TV: don’t forget the race is on Sunday instead of the traditional Saturday slot. RAI start their coverage at 2.00pm Euro time with the finish expected between 4.50-5.30pm. Tune in before 3.00pm to catch the Sormano and to catch the scenery and the action on the descents.

If you can’t find it on TV then remember will serve up a pirate video feed.

History: a reminder that this is one of the five Monuments, the most prestigious one day classics. The race goes back to 1905 and has been won by the greats. Like many classics the course has changed plenty of the years.

Another recent change has been the date. Once the la classica delle foglie morte or “race of the falling leaves” it used to bookend the season in mid-October. But RCS agreed to move it to September as they get more riders fresh from the worlds and the UCI tried to make its aborted Tour of Hangzhou race more important with the “final race of the year” tag. It’s taken something from the race because the leaves are turning rather than falling and the distinctive smell of woodsmoke from stoves has gone.

29 thoughts on “Il Lombardia Preview”

  1. Whatever happened to Oliver Zaugg, the 2011 winner? Never had heard of him before, never seen him afterwards. And he was really the best of an elite group that day.

  2. Exciting. Reminds me when Rominger won way back when in the late 80s, while racing for Chateau D’Ax – remember that? It looked like night time when he finished – alone, filthy and wet. Many legs are definitely tired at the end of the season, and this classic is no joke. However we must never ever dismiss the pros with unfinished business. Can’t wait to see them settling some scores this Sunday.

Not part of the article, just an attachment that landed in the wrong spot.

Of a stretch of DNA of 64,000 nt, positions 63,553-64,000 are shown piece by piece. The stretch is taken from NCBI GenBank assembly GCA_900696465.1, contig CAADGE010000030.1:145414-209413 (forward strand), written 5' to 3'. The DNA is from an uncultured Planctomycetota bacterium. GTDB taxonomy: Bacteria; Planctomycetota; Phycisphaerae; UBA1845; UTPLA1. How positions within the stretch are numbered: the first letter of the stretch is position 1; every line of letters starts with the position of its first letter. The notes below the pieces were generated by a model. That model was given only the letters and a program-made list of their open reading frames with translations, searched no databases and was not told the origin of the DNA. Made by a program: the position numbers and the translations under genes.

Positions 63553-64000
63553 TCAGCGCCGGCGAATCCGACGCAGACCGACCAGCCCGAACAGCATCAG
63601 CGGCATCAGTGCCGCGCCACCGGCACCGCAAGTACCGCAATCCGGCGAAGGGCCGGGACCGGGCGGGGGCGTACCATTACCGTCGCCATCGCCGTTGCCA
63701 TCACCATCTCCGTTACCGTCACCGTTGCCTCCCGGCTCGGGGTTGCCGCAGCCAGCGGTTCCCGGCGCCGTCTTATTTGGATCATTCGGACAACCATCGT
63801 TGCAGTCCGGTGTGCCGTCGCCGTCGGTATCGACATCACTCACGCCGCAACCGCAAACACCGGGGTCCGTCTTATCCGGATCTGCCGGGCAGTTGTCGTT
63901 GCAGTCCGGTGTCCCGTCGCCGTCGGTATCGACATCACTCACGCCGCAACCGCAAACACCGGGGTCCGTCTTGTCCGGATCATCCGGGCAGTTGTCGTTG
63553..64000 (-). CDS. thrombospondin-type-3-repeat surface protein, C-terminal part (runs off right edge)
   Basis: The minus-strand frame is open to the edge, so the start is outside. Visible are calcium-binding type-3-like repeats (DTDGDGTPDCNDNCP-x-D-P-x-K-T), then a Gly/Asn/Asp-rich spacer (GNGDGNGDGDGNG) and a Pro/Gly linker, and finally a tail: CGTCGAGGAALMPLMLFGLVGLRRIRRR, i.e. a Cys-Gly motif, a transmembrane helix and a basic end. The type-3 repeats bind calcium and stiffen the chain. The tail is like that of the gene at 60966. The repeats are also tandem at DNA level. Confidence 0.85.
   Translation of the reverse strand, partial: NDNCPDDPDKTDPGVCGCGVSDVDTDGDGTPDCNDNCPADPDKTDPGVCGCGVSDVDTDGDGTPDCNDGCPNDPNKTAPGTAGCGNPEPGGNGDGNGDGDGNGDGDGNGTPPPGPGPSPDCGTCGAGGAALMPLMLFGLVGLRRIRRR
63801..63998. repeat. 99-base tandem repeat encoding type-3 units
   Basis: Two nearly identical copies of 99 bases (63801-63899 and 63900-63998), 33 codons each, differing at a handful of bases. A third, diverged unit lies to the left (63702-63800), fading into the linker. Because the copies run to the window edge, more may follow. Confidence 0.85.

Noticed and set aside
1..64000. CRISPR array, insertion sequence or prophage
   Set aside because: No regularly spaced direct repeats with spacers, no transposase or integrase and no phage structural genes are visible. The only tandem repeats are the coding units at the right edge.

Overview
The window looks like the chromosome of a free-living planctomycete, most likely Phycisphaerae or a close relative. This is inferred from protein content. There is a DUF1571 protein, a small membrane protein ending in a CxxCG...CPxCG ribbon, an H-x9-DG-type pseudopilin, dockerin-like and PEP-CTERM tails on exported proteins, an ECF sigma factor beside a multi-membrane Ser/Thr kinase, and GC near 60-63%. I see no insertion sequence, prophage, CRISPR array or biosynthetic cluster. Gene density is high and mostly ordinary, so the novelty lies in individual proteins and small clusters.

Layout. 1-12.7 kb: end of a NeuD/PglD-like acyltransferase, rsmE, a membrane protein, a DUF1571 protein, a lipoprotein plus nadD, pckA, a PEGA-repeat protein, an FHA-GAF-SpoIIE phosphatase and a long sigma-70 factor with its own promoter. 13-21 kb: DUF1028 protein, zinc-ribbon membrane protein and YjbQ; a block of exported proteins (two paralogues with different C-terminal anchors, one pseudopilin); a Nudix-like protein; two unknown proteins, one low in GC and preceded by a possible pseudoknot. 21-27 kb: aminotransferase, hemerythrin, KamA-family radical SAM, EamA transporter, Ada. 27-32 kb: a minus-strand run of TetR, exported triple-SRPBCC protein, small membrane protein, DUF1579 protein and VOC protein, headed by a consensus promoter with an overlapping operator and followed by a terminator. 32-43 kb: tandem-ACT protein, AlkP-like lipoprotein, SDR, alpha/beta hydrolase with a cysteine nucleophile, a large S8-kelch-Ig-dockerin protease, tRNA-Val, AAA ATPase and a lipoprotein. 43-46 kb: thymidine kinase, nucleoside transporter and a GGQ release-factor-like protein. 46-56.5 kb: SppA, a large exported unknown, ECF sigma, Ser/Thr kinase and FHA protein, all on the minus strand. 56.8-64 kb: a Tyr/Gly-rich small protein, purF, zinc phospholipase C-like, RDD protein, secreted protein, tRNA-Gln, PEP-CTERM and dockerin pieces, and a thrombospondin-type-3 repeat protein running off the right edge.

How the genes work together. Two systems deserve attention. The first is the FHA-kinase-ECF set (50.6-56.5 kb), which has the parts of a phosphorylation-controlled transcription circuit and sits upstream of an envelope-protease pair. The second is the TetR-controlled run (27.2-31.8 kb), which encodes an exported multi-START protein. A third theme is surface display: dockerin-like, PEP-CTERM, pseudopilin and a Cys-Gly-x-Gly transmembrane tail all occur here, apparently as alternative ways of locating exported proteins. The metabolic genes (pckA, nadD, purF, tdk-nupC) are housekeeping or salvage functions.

3. Zaugg had a rather solid ride in the Vuelta this year being up there for Nicholas Roche on several occassions in the mountains. IIRC he’s still without a contract for 2014 (as numerous other Saxo riders are) so perhaps we’ll have a strong and motivated ride from him as well.

  4. Great preview thanks. It seems odd that (1) the dominant stage racer of the year is not among the favourites for this, which I suppose shows just how poor Froome was on Sunday, and (2) that a couple of big teams – Sky and OPQS – don’t appear to be fielding full squads? Why would you miss that opportunity to ride a monument?

    To risk sounding like a broken record, my outside tip is Betancur – his form is improving. There were a few Colombians in play on the last lap on Sunday and it was all for Uran. Not so this weekend and Betancur, Pozzovivo and Nocentini should be good foils for each other. The forecast bad weather won’t bother him either.

    I hope the TV coverage holds up – it was v disappointing last year to miss most of the action until Rodriguez emerged alone from the gloom.

    • If Froome ever happens to win this race – which I seriously doubt will ever happen – he will have completed a transformation much more astonishing then the development which made him a TDF champion. Go ride one of these descends of Il Lombardia, especially those in the final, and you will know what I mean.

      • Actually, I did the Sormano last week STS…. Yes, they’re tricky although Froome won’t lose this race due to being a bad descender – he is not that bad at that – more likely because he doesn’t have the legs to go up the climbs quick enough at the moment. Anyway, my point was more that it seems odd for a multiple GC winner this year to be riding this type of race without featuring as a favourite. I fully accept that many GC riders wrap themselves up in cotton wool at this time of year rather than continuing to race: he must think he has something to offer.